modeling as a practice and the security and financial benefits become more obvious, it will evolve from<br />

a ‘nice to have’ to a must in application and software development, bringing engineering and security<br />

teams closer together and helping businesses scale securely.<br />

About the Author<br />

Stephen de Vries is the Co-Founder and CEO of IriusRisk. He<br />

has a diverse technology background starting as a software<br />

developer, firewall engineer, penetration tester and software<br />

security consultant. Stephen has over 20 years’ experience in<br />

in<strong>for</strong>mation security; the last six dedicated to building a threat<br />

modeling plat<strong>for</strong>m. He was a founding leader of the OWASP<br />

Java Project and contributor to OWASP ASVS and Testing<br />

projects, and contributor to the Threat Modeling Manifesto.<br />

Stephen can be reached online at @stephendv and at<br />

www.iriusrisk.com<br />

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Top 10 Actions to Repel and Recover from Active<br />

Directory Attacks<br />

By Sean Deuby, Director of Services, Semperis<br />

Active Directory is foundational to on-premises and hybrid identities that are everywhere in enterprise<br />

environments and the cloud today. It is also key to a zero-trust security architecture. As a result, it’s a<br />

primary target of a cyberattack: Security company Mandiant says that Active Directory is involved in 90%<br />

of attacks that it is called in to investigate.<br />

Here are 10 actions to take now to protect your organization against Active Directory attacks.<br />

1. Implement good identity lifecycle processes<br />

Protecting identities and access in your environment is essential to maintaining a secure environment.<br />

There are some incredible tools out there to help with this, but you can improve your identity lifecycle<br />

processes with something as simple as a calendar. Set review dates, audit access, and run a regular<br />

process to:<br />

• Remove inactive users and computers<br />

• Regularly review privileged access, especially paths to Tier 0 accounts and systems<br />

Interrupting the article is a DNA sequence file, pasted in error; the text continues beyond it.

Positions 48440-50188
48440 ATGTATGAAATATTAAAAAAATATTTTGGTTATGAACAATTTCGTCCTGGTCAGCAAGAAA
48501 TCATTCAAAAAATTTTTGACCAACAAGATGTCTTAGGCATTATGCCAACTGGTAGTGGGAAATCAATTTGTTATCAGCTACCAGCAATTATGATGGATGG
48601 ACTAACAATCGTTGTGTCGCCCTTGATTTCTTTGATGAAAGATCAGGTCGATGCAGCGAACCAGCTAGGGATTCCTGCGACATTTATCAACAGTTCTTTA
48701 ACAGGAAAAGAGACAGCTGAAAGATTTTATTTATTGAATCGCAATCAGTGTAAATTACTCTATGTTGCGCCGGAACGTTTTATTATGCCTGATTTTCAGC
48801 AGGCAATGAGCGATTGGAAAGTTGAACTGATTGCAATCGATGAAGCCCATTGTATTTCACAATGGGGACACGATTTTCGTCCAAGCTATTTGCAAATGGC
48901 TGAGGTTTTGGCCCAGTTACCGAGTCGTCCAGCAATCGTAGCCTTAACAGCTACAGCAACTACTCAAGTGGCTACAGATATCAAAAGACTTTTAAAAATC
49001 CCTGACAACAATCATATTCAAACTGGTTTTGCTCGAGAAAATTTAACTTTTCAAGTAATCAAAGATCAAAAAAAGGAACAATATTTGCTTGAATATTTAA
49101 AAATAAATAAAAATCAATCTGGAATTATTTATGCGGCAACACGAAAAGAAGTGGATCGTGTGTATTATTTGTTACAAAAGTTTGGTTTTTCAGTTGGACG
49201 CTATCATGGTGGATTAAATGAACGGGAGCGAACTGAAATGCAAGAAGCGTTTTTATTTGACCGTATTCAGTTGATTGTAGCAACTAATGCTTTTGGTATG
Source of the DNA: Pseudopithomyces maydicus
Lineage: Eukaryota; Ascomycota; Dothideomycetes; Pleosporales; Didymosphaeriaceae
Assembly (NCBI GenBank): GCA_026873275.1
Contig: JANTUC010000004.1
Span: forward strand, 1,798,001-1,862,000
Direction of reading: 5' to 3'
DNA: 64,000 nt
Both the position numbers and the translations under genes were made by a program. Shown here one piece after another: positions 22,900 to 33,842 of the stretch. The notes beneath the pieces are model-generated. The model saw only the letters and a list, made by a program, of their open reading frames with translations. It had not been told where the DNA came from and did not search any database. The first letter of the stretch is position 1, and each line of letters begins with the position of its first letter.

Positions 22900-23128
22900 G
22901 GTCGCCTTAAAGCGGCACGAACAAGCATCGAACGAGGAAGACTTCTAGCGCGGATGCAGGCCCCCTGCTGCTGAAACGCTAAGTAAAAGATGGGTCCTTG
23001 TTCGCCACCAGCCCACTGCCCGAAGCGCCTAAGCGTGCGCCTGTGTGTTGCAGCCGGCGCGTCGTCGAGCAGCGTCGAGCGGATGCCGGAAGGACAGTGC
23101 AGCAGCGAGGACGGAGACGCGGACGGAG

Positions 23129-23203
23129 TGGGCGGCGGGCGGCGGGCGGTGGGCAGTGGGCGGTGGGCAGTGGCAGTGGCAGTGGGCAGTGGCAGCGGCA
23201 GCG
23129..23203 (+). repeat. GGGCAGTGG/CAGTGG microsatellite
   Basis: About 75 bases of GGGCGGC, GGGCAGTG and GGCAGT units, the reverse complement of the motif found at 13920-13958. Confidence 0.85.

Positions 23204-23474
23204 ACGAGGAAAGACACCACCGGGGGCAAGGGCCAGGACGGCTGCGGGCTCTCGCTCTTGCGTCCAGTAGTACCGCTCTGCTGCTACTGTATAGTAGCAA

• Regularly update service accounts with long, strong, random passwords<br />

These actions help avoid attacks such as Kerberoasting, which enables attackers to elevate their<br />

privileges by gaining access to passwords <strong>for</strong> service accounts on the domain.<br />

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2. Adopt trust security<br />

Consider how best to establish trust in your environment. Within a single <strong>for</strong>est, all domains trust each<br />

other, and you can escalate from one compromised domain to all the others. An Active Directory Forest<br />

can be used to create separate areas of trust and access control. Implementing selective authentication<br />

<strong>for</strong>ces, you to make security decisions about who has access rather than using a “trust everyone”<br />

approach. To be successful, keep the following in mind:<br />

• Ensure SID filtering is active across all trusts between Active Directory <strong>for</strong>ests.<br />

• Consider enabling selective authentication to create a “default deny” trust rather than a “default<br />

allow”.<br />

3. Prioritize backup and recovery<br />

Backup and recovery plans and processes are essential to implementing a solid recovery plan. Make<br />

sure that your plan is documented and practice it annually, at least; there is no IT procedure whose<br />

success depends more upon constant practice than disaster recovery. Time is critical in a crisis, and<br />

that’s not the time you want to be relying on an outdated process (or worse, your memory) to restore your<br />

critical systems. Most IT professionals document steps they plan to take during regular maintenance<br />

windows. Why would you have anything less in place to use when disaster strikes? Doing a dry run also<br />